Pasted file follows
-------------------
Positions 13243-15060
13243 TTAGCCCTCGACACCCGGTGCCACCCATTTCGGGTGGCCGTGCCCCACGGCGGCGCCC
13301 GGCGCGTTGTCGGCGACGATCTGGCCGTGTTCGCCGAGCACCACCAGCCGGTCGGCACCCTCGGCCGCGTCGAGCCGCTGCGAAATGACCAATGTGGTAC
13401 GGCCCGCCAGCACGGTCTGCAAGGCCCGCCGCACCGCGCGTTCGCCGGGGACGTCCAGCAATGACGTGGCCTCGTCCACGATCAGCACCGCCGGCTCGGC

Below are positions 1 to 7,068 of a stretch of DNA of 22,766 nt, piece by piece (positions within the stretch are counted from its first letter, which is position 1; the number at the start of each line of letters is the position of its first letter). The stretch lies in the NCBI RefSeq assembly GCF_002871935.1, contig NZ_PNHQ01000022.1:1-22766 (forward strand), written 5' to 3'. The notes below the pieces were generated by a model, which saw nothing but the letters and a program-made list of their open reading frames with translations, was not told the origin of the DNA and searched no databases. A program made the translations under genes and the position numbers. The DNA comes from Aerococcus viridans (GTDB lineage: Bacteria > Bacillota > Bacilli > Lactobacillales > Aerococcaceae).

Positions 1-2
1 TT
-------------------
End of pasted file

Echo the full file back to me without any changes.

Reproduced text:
Positions 13243-15060
13243 TTAGCCCTCGACACCCGGTGCCACCCATTTCGGGTGGCCGTGCCCCACGGCGGCGCCC
13301 GGCGCGTTGTCGGCGACGATCTGGCCGTGTTCGCCGAGCACCACCAGCCGGTCGGCACCCTCGGCCGCGTCGAGCCGCTGCGAAATGACCAATGTGGTAC
13401 GGCCCGCCAGCACGGTCTGCAAGGCCCGCCGCACCGCGCGTTCGCCGGGGACGTCCAGCAATGACGTGGCCTCGTCCACGATCAGCACCGCCGGCTCGGC

Below are positions 1 to 7,068 of a stretch of DNA of 22,766 nt, piece by piece (positions within the stretch are counted from its first letter, which is position 1; the number at the start of each line of letters is the position of its first letter). The stretch lies in the NCBI RefSeq assembly GCF_002871935.1, contig NZ_PNHQ01000022.1:1-22766 (forward strand), written 5' to 3'. The notes below the pieces were generated by a model, which saw nothing but the letters and a program-made list of their open reading frames with translations, was not told the origin of the DNA and searched no databases. A program made the translations under genes and the position numbers. The DNA comes from Aerococcus viridans (GTDB lineage: Bacteria > Bacillota > Bacilli > Lactobacillales > Aerococcaceae).

Positions 1-2
1 TT